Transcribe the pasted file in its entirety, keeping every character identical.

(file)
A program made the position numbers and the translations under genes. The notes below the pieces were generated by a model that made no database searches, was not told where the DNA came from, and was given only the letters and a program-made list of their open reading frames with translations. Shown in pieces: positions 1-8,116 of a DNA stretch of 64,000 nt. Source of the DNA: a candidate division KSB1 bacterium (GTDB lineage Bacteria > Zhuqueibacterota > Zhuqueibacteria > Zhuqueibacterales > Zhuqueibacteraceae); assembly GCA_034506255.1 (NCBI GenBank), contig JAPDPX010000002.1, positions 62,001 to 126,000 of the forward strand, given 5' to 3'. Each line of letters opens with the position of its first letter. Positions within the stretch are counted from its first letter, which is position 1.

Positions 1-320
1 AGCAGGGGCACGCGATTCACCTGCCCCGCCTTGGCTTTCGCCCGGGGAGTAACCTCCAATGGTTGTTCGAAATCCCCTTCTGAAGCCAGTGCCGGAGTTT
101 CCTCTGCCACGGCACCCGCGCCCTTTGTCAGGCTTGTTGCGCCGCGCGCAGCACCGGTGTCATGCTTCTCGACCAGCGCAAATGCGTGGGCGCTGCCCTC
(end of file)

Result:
A program made the position numbers and the translations under genes. The notes below the pieces were generated by a model that made no database searches, was not told where the DNA came from, and was given only the letters and a program-made list of their open reading frames with translations. Shown in pieces: positions 1-8,116 of a DNA stretch of 64,000 nt. Source of the DNA: a candidate division KSB1 bacterium (GTDB lineage Bacteria > Zhuqueibacterota > Zhuqueibacteria > Zhuqueibacterales > Zhuqueibacteraceae); assembly GCA_034506255.1 (NCBI GenBank), contig JAPDPX010000002.1, positions 62,001 to 126,000 of the forward strand, given 5' to 3'. Each line of letters opens with the position of its first letter. Positions within the stretch are counted from its first letter, which is position 1.

Positions 1-320
1 AGCAGGGGCACGCGATTCACCTGCCCCGCCTTGGCTTTCGCCCGGGGAGTAACCTCCAATGGTTGTTCGAAATCCCCTTCTGAAGCCAGTGCCGGAGTTT
101 CCTCTGCCACGGCACCCGCGCCCTTTGTCAGGCTTGTTGCGCCGCGCGCAGCACCGGTGTCATGCTTCTCGACCAGCGCAAATGCGTGGGCGCTGCCCTC